Do you tend to overvalue your own work? Or do you in fact think it is worse than it really is? These questions are examined in an excellent TED talk by Dan Ariely. It is full of great stats and stories about how we value our work, resulting from his very serious research using origami cranes and frogs (truly…). It’s really interesting stuff, worth a look. He is also very entertaining, which is always a bonus when it comes to talking about very serious research.
The thing that hit home for me was the bit about what he calls ‘the IKEA effect’. (Mercifully this did not involve online demos using Allen keys and white particleboard, or even the origami frogs…). It turns out that we (over) value work we have put blood, sweat and tears into, even when it’s flawed – think that lopsided table, or the IKEA bookcase where the back panel is upside down and back to front.
In the writing world, this is linked to the aphorism known as ‘murder your darlings’- the need to cull precisely those sentences in your writing that you love the most. You know, that brilliant turn of phrase, or that screamingly clever little paragraph. My thinking about this has long been that it’s because they make the rest of your writing lopsided, and also they are all about you (and your extraordinary talent) rather than the story you are supposed to be telling. I guess Dan Ariely might gently point out that it may also be necessary to murder your darlings because they may not actually be quite as brilliant as you believe. Sobering thought.
At work, the IKEA effect might include the totally brilliant advice you slaved over for days and days, or that truly great idea you had about solving your client’s case.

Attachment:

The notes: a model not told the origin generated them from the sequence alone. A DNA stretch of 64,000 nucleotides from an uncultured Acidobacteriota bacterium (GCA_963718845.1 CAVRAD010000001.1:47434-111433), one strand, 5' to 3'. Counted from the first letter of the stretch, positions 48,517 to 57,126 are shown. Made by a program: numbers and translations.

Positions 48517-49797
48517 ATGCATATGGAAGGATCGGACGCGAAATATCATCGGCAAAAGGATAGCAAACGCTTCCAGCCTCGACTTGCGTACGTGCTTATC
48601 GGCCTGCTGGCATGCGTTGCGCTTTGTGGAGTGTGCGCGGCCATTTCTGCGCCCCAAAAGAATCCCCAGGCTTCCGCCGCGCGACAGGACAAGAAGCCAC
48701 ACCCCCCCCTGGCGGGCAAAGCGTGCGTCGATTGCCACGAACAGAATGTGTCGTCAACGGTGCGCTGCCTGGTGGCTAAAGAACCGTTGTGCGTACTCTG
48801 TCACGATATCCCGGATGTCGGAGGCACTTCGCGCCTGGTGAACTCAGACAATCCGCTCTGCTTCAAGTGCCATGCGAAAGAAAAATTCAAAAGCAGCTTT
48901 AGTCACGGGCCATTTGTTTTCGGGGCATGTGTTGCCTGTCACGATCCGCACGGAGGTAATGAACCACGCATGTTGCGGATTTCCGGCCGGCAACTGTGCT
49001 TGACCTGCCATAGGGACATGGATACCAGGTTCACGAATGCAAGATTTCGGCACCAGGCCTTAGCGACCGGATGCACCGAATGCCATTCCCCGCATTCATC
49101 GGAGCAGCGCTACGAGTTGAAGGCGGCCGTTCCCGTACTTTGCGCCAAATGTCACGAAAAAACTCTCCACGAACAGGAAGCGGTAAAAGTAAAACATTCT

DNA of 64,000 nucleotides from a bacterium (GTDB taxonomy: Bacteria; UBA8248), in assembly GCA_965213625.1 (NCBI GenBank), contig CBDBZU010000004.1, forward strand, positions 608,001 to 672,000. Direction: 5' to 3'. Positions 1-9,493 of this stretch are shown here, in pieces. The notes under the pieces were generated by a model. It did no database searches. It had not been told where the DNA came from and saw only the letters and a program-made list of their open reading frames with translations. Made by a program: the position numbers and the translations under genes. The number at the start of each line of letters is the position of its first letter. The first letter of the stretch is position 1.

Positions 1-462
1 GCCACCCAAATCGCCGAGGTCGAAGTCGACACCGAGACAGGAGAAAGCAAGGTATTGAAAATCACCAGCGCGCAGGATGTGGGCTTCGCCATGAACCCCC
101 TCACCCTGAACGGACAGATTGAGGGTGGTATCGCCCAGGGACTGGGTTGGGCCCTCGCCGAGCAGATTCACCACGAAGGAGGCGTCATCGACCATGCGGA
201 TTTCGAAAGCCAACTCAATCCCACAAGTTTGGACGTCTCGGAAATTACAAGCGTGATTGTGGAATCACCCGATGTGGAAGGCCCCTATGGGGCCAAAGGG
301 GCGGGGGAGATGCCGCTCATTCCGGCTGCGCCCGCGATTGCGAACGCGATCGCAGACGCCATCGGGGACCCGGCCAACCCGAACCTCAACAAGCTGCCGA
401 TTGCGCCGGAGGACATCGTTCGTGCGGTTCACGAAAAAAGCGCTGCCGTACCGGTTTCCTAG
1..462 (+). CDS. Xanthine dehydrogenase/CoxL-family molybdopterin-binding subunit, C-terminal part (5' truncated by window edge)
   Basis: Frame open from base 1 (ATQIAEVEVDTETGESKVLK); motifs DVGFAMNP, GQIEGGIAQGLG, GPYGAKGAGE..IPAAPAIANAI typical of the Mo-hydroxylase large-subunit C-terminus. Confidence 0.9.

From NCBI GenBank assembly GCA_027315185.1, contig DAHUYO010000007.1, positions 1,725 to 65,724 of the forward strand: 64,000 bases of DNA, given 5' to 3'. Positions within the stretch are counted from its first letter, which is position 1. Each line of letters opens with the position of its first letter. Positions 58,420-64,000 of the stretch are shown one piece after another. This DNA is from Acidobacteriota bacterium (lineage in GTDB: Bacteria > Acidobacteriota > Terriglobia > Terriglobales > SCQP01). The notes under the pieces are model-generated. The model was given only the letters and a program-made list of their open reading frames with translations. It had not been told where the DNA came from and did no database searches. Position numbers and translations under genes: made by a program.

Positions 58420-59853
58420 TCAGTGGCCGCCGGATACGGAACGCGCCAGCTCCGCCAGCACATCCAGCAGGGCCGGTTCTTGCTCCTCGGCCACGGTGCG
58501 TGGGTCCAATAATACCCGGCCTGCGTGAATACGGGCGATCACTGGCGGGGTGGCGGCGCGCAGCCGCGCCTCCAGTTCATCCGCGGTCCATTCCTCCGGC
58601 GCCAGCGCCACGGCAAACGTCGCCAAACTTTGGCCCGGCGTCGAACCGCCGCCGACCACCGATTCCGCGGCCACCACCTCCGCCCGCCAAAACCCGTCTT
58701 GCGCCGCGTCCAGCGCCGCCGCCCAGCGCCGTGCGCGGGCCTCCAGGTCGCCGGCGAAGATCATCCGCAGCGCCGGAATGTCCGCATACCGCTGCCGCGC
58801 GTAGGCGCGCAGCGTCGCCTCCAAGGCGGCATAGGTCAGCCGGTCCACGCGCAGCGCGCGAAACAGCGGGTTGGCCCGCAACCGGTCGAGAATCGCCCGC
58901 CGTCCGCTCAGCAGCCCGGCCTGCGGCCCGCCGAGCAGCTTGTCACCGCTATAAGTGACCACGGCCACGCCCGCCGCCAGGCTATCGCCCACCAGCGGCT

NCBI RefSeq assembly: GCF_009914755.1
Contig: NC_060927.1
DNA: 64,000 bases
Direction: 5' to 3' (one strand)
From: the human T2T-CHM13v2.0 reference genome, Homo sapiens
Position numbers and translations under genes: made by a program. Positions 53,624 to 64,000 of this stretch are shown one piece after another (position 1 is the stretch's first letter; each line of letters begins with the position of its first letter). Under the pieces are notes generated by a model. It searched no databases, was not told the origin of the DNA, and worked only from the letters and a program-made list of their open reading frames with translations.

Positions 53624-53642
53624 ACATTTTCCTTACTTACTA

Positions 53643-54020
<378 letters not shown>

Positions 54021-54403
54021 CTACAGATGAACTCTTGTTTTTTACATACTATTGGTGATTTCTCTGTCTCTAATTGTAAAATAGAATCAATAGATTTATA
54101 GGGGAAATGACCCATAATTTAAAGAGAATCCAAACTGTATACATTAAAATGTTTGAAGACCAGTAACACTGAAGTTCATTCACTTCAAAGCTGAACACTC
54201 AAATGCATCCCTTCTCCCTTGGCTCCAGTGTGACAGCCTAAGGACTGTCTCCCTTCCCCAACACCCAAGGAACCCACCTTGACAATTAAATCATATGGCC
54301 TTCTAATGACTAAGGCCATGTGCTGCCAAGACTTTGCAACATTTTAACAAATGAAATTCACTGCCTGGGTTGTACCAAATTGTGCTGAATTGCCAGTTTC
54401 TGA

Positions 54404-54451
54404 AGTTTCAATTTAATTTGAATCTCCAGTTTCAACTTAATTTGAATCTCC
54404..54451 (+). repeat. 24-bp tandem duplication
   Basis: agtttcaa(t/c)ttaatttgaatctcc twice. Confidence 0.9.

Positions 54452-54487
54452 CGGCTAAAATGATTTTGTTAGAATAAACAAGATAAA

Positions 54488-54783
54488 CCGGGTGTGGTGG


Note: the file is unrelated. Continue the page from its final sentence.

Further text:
I love the idea of the IKEA effect, and I can quite see its application to the workplace. But I want to have a chat to Dan Ariely about one thing that seems to run counter to his research.
It’s this: Some people have a tendency to be harshly critical of their own work (never me, of course…). This can lead to perfectionism and never being satisfied that a piece of work is finished, or good enough to be sent into the world. It can also mean that we overvalue the words of ‘experts’or others in our lives, and assume that almost anyone knows better than we do.
For me, all this also links into the inner critic. You know, that voice that speaks inside your head, telling you that your work is awful, or that everyone will laugh at your great idea, or that Susie is always better at this stuff than you are, so what’s the point…
So, maybe some of us lean towards the IKEA effect, and others go the other way? Or maybe we are seduced by our own work in areas where we have some confidence, and subject to attacks by the inner critic when we try something new, or which we really care about? Or, are Americans more prone to overvalue their own work and Aussies to underplay? I’m not sure, but it’s intriguing. And the thing that is really important is that you learn to see your work as others see it, whether that requires an adjustment one way or the other.
What do you think?
ABOUT JOANNA MAXWELL
Joanna Maxwell is a lively and inspiring keynote speaker, accredited coach and trainer, who has long been fascinated by the power of creative thinking and how to harness it to help individuals and businesses. After recovering from her first career as a corporate lawyer, Joanna decided to use the rigour and analytical skills she had learned in a more creative and unstructured environment. She founded her business, Work In Colour, in 2002.
Joanna has survived walking on fire and climbing Mount Kilimanjaro, and while she wouldn’t necessarily want to repeat either of those adventures, she is a keen traveller with journeys through the Middle East, India, Africa, Borneo, Burma and Tibet under her belt. She is hopelessly addicted to obscure sci‐fi shows like Jericho and Firefly.
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